Journal Mobile

JN Day, JJ Farrar
Journal Issue: 
Volume 36: Issue 4: 2006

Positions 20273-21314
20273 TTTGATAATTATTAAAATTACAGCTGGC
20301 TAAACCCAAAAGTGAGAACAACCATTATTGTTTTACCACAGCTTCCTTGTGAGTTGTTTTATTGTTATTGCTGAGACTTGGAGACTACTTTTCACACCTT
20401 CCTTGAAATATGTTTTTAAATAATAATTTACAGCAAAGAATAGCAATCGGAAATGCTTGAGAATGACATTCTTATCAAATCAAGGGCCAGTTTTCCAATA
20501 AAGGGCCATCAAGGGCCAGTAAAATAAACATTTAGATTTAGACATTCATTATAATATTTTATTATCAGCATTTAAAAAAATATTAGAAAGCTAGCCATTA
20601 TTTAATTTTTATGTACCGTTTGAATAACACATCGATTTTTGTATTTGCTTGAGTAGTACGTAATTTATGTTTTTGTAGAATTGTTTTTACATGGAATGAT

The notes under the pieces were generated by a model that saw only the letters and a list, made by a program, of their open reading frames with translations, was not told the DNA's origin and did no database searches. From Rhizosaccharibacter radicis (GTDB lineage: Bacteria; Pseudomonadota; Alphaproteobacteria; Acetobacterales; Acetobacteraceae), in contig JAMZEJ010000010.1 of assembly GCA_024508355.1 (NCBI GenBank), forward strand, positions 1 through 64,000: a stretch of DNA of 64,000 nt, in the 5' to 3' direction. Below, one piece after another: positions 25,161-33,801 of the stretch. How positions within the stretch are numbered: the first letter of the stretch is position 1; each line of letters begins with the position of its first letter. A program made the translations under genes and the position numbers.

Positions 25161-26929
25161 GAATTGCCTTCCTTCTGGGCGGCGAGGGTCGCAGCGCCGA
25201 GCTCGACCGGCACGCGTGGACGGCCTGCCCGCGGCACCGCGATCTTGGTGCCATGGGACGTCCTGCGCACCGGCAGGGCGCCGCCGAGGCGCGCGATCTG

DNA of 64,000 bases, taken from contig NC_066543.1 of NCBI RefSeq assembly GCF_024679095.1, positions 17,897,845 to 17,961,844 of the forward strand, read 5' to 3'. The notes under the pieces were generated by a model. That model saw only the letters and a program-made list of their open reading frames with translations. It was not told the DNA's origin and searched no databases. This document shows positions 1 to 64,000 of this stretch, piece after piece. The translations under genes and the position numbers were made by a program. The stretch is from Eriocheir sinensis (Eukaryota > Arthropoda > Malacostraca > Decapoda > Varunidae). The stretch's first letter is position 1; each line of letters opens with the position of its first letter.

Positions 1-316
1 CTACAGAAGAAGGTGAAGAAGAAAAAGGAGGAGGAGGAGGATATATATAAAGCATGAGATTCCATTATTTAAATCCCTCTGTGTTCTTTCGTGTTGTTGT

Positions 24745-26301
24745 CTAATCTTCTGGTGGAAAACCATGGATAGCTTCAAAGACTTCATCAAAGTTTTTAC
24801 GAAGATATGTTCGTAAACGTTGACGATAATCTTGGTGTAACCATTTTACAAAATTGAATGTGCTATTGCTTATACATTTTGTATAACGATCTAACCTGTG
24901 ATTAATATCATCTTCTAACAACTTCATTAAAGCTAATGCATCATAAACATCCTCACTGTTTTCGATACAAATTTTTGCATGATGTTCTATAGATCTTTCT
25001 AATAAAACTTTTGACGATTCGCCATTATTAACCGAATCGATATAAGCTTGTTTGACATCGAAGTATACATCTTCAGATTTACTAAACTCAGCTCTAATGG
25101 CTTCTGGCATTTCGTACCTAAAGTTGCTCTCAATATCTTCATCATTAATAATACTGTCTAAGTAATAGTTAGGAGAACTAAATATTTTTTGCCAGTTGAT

Neurological infections are a significant cause of morbidity and mortality worldwide. Increasing travel to exotic destinations and the rising HIV prevalence are resulting in increasing incidences of previously rare diseases. Timely treatment is key in determining a successful outcome. This depends upon taking a meticulous history that details the timing and presence of risks and exposures, which, with knowledge of  incubation  periods,  enables  generation  of  a  differential  diagnosis  leading  to focused  investigations.   Recent  trials  have  generated  good  evidence  to  improve outcome in important infections: for example, artesunate has been shown to be the best drug to use in severe malaria, and the value of adjunctive steroids in pyogenic bacterial and TBM has been clearly demonstrated.  However, evidence is lacking on the best treatment for other infections. The rising incidence of syphilis in the UK in the  last  few  years  has  posed  difficult  questions  regarding  antibiotic  choices, since good clinical data do not exist; randomised controlled trials are urgently needed.  In HIV, the advent of HAART has reduced the incidence of opportunistic infections in those fortunate enough to receive it.  However, central nervous system infections continue  to  account  for  considerable  morbidity  and  mortality  in  these  patients around the world and in patients presenting with AIDS in the UK.